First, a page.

Consequences and mitigation of saltwater intrusion induced by short-circuiting during aquifer storage and recovery (ASR) in a coastal subsurface
“Coastal aquifers and the deeper subsurface are increasingly exploited. The accompanying perforation of the
subsurface for those purposes has increased the risk of short-circuiting of originally separated aquifers. This study shows
how this short-circuiting negatively impacts the freshwater recovery efficiency (RE) during aquifer storage and recovery
(ASR) in coastal aquifers. ASR was applied in a shallow saltwater aquifer overlying a deeper saltwater aquifer, which was
targeted for seasonal aquifer thermal energy storage (ATES). Although both aquifers were considered properly separated,
intrusion of deeper saltwater into the shallower aquifer quickly terminated the freshwater recovery. The presumable pathway
was a nearby ATES borehole. This finding was supported by field measurements, hydrochemical analyses, and SEAWAT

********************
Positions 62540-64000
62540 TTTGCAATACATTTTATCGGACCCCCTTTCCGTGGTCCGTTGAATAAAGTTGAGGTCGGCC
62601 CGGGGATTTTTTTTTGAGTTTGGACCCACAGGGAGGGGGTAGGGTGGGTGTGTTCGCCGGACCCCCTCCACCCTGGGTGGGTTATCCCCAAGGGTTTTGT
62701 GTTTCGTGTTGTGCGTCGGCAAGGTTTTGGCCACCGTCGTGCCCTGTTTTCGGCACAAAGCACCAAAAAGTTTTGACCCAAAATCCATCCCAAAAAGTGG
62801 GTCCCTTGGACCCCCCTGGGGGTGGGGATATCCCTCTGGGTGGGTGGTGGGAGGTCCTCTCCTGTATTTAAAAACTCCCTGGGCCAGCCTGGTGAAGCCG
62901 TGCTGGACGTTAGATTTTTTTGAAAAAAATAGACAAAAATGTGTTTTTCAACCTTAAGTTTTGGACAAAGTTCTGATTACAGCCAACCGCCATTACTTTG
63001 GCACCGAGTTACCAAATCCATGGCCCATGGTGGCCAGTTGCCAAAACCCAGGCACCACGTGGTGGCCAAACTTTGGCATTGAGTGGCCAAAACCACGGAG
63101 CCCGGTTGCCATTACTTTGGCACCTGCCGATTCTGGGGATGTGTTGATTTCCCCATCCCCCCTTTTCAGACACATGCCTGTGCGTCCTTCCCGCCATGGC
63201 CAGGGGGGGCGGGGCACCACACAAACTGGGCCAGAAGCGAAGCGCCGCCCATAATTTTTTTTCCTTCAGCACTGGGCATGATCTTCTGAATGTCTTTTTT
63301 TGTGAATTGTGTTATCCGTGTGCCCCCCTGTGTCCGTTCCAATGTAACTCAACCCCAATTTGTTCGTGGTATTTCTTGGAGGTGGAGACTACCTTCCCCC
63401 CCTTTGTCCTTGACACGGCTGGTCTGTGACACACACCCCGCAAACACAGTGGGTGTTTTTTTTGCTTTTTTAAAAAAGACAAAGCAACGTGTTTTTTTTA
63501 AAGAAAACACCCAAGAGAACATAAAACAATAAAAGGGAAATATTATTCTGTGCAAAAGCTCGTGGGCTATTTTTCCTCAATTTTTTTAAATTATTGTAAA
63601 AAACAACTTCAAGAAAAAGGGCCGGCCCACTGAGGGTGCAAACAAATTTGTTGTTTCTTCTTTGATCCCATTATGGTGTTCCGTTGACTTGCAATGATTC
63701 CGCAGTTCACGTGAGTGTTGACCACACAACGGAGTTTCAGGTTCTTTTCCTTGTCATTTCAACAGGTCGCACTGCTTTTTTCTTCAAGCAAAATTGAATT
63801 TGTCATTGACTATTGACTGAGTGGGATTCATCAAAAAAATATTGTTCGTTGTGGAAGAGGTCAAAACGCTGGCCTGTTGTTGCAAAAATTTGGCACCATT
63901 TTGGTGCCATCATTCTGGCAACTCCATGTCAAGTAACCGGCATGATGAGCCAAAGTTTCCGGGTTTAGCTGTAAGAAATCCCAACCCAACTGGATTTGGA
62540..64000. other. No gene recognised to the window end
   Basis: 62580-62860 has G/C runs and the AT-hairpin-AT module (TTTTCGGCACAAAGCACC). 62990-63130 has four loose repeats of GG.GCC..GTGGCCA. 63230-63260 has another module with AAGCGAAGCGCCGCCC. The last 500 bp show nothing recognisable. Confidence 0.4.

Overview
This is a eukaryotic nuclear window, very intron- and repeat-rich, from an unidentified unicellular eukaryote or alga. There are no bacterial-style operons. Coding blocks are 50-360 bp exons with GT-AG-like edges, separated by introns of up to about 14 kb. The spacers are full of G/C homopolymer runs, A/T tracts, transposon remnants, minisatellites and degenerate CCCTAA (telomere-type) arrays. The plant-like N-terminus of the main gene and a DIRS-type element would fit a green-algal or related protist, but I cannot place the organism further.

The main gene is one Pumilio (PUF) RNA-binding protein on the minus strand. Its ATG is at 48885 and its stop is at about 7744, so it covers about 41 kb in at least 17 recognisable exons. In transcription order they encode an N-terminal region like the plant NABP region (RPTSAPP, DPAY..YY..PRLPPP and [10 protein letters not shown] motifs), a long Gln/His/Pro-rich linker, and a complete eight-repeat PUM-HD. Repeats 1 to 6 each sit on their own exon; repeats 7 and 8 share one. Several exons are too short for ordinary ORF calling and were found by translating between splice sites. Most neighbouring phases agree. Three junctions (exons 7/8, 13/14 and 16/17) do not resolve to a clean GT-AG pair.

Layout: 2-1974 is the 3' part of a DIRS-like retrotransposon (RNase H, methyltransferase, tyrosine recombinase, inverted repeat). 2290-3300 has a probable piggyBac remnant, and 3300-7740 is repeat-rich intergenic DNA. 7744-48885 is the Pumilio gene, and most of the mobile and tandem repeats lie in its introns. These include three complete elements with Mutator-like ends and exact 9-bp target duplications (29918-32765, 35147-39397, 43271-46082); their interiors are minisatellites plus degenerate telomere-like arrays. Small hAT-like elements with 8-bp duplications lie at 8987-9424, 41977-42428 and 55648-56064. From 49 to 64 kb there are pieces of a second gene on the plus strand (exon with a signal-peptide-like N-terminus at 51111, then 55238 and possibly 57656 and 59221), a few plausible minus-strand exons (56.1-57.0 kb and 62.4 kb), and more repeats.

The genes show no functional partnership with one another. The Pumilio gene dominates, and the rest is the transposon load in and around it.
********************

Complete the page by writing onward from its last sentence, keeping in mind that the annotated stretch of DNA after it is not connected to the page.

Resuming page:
transport modelling. The potentially rapid short-circuiting during storage and recovery can reduce the RE of ASR to null.
When limited mixing with ambient groundwater is allowed, a linear RE decrease by short-circuiting with increasing distance
from the ASR well within the radius of the injected ASR-bubble was observed. Interception of deep short-circuiting water
can mitigate the observed RE decrease, although complete compensation of the RE decrease will generally be unattainable.
Brackish water upconing from the underlying aquitard towards the shallow recovery wells of the MPPW-ASR system was
observed. This ‘leakage’ may lead to a lower recovery efficiency than based on current ASR performance estimations.”
(Citaat: Zuurbier, K.G., Stuyfzand , P.J. – Consequences and mitigation of saltwater intrusion induced by short-circuiting during aquifer storage and recovery (ASR) in a coastal subsurface – Hydrology and Earth System Sciences Discussion (2016))